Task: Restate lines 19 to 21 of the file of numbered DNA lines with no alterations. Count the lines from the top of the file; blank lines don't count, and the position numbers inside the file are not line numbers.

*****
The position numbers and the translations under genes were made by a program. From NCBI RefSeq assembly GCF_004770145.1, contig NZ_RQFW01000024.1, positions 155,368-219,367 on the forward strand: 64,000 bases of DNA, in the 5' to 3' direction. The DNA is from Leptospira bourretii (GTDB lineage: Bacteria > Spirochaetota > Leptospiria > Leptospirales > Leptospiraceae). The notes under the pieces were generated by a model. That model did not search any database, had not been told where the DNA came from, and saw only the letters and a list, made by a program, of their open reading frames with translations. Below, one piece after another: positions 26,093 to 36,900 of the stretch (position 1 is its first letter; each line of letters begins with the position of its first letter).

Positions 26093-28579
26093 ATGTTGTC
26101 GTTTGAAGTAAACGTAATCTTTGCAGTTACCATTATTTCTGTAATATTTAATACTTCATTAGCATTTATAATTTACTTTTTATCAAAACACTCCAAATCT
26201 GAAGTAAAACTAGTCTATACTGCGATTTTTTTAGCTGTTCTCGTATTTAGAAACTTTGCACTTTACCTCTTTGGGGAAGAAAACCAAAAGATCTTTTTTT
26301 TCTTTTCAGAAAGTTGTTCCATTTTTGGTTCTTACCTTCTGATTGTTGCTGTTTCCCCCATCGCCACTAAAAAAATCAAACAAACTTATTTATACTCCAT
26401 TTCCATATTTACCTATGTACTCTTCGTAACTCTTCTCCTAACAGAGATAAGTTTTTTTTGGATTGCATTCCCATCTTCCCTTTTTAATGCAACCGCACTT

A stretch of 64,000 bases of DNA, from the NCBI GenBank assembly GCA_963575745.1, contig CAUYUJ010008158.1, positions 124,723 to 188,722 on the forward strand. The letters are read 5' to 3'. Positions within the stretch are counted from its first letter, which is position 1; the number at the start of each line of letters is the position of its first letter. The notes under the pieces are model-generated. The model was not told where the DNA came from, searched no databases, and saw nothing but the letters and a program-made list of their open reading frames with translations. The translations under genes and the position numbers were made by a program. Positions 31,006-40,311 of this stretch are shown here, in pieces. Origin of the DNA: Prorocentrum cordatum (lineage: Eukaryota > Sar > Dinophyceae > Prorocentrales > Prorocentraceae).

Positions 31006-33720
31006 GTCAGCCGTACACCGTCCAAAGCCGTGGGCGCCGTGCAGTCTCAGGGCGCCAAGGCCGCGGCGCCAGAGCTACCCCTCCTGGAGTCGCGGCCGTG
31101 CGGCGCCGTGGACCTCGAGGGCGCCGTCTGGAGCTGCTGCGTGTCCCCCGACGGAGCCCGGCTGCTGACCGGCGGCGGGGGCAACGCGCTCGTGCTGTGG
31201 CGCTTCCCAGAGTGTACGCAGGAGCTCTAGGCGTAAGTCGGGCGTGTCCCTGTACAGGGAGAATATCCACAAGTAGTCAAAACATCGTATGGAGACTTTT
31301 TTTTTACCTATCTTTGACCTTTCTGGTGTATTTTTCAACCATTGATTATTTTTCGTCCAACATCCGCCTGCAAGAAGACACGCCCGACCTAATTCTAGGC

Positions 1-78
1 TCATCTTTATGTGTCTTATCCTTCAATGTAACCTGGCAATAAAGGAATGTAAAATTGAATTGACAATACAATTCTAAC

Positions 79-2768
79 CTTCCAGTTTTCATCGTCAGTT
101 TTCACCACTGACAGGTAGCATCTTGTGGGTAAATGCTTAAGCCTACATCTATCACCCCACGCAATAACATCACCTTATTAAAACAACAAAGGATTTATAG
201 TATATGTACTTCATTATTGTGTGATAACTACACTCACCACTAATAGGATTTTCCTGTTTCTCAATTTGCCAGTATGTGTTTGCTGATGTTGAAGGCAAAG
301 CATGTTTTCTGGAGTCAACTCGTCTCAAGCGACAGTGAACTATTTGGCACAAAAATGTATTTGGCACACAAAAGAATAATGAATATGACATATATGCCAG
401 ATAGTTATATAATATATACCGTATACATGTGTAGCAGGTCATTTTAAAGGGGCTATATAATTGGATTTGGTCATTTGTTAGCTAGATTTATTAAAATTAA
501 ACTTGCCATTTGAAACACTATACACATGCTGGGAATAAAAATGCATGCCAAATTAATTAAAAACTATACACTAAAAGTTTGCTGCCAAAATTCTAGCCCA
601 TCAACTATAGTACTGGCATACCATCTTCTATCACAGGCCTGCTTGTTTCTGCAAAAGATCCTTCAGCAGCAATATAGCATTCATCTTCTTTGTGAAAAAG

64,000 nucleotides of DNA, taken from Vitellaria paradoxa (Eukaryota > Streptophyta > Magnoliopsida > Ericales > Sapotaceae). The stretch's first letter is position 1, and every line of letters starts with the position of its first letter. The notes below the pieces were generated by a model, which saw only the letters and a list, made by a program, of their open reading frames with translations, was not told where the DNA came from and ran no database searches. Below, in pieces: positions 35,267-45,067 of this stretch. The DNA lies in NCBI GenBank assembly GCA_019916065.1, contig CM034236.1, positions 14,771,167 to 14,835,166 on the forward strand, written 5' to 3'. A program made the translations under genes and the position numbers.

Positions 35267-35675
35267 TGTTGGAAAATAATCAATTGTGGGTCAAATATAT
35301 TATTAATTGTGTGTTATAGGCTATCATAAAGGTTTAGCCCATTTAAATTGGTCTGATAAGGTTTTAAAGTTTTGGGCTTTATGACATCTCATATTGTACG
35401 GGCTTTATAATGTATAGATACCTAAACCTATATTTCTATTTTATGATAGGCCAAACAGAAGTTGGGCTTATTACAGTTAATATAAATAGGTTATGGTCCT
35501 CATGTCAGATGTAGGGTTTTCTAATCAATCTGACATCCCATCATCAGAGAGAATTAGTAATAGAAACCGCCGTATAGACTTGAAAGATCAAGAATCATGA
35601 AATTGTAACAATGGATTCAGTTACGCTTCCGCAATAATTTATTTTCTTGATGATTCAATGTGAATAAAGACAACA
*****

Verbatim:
201 TATATGTACTTCATTATTGTGTGATAACTACACTCACCACTAATAGGATTTTCCTGTTTCTCAATTTGCCAGTATGTGTTTGCTGATGTTGAAGGCAAAG
301 CATGTTTTCTGGAGTCAACTCGTCTCAAGCGACAGTGAACTATTTGGCACAAAAATGTATTTGGCACACAAAAGAATAATGAATATGACATATATGCCAG
401 ATAGTTATATAATATATACCGTATACATGTGTAGCAGGTCATTTTAAAGGGGCTATATAATTGGATTTGGTCATTTGTTAGCTAGATTTATTAAAATTAA